We are in the midst of an historic transformation of the United States economy. While this time may someday be condensed to a few pages in a history book, we are experiencing it in slow motion. It is not easily discernable where this transformation will take us, but it is clear that high levels of debt, limited savings, and an over-reliance on one pattern of growth has made our economy fragile and lacking the resiliency necessary to withstand a negative Black Swan event.
Learning from history: Long Depression of the 1870’s
The Long Depression of the 1870’s was a worldwide economic crisis. In the United States, the end of the Civil War brought about huge investments in railroads with thousands of miles of tracks built. Much of it was financed by government land grants and subsidies, with the speculative creation of railroad towns serving as another outlet for capital. This created jobs and economic expansion until the Panic of 1873, a Europe-based currency crisis that exposed the unproductive railroad investment and caused a long bout of deflation.
Author Richard Florida has discussed this crisis in his book The Great Reset. He explains how the economy languished in the late 1800’s until there was a “spatial fix”, a movement of people, ideas and capital away from the prevailing economic model of the time – farming and railroad-related development – into a new and more productive arrangement. The result was the American Industrial Revolution, the growth of America’s cities and the greatest expansion of the economy up to that time.
Learning from history: The Great Depression
The Great Depression of the 1930’s was another worldwide economic crisis. In the United States, the end of the First World War brought about the Roaring ‘20’s and huge investments in America’s industrial and agricultural capacity. Much of it was financed by speculation; buying on margin and leveraging of paper securities drove prices to unsustainable levels. This created jobs and economic expansion until the Stock Market Crash of 1929, which exposed bad investments and deprived America’s industrial and agricultural capacity of consumer demand.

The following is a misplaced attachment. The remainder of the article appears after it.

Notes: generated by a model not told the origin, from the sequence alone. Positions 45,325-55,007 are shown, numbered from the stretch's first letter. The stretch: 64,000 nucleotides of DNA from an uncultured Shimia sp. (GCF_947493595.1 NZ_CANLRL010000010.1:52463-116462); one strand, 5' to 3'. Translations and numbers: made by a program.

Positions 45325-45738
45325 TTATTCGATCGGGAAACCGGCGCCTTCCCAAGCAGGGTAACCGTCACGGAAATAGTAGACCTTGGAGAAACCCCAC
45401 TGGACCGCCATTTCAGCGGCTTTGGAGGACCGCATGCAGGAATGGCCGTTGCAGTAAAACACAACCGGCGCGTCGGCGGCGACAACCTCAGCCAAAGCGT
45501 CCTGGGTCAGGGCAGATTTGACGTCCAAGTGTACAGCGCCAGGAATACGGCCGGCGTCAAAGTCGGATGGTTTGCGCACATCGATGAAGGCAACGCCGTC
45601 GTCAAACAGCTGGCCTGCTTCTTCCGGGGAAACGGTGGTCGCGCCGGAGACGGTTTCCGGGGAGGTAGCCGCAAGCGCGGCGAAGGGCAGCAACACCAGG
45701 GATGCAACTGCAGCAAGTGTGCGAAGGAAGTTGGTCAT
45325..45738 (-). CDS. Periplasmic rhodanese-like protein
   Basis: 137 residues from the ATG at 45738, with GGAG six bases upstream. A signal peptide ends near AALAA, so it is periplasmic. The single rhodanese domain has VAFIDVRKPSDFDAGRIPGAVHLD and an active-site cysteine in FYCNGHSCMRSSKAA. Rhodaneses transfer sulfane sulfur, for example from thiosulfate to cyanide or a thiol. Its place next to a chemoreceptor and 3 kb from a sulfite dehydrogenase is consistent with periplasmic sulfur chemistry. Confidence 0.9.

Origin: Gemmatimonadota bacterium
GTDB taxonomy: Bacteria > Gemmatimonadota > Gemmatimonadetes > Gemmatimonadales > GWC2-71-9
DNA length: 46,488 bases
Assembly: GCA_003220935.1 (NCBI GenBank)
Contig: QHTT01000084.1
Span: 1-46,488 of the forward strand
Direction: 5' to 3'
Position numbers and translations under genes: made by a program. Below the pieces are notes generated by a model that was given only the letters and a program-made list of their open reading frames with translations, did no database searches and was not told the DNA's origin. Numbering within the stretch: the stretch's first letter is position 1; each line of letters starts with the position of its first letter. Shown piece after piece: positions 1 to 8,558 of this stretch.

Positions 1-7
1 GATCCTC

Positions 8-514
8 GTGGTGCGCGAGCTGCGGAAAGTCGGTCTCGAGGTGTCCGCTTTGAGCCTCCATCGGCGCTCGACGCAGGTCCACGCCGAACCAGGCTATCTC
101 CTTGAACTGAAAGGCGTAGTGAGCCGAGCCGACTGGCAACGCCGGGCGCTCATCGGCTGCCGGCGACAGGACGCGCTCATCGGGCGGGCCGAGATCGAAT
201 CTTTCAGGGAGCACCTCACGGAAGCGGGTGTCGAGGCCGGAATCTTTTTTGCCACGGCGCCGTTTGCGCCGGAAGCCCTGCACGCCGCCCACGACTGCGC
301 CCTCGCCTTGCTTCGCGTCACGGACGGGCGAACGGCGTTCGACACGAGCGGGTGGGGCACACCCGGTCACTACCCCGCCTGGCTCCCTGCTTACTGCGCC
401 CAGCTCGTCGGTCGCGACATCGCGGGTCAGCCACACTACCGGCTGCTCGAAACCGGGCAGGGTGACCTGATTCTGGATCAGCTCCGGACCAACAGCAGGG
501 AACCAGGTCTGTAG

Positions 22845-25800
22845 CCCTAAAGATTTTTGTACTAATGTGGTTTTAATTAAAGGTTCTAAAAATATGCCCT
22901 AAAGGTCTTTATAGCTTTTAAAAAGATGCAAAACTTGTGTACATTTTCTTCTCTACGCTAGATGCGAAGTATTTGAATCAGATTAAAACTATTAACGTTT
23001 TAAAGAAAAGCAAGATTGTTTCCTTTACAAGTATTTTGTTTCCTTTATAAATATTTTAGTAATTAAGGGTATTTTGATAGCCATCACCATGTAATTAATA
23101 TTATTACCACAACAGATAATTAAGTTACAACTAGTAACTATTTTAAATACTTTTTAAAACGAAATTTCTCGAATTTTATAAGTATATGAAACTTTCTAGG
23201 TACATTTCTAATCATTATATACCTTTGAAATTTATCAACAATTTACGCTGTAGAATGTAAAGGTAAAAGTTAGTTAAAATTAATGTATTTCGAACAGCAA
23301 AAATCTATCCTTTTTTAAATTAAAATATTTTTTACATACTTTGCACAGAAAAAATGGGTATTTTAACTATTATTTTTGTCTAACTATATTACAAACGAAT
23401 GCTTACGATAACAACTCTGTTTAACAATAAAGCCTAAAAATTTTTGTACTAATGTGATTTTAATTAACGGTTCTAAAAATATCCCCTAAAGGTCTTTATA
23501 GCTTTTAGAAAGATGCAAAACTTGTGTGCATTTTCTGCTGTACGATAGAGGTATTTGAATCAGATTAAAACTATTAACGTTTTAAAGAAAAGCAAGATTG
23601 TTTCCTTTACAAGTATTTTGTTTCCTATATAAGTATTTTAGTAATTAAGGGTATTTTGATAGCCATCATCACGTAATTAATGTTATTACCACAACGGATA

As Richard Florida also discussed in The Great Reset, the economy languished throughout the 1930’s until World War II created enough demand to meet the productive capacity of the country. Many economists at the time were concerned that the end of the war would send the United States back into depression, but another “spatial fix” prevented that from happening. This time the movement of people, ideas and capital was away from the industrial city and into a new living arrangement: the suburban experiment. Only through the deployment of resources in building this new living arrangement was the United States able to sustain the demand needed to stabilize prices and grow the economy.
America’s current economic condition is not cyclical but a correction demanding a spatial shift
The mechanisms we have used to sustain suburban growth in America – government transfer payments, transportation spending, debt and the Growth Ponzi Scheme – are waning. This is exposing the fact that the suburban pattern of development cannot be financially sustained. Local governments are being forced to absorb the cost of maintaining their own infrastructure systems. This cannot be accomplished in the current pattern of development without significant tax increases and significant cuts in services.
The answer is not to continue to pour America’s remaining wealth into suburban development which is not sustainable. The answer is another spatial shift; a change in the pattern of development moving away from mass-suburbanization and towards an arrangement with a higher public return on investment.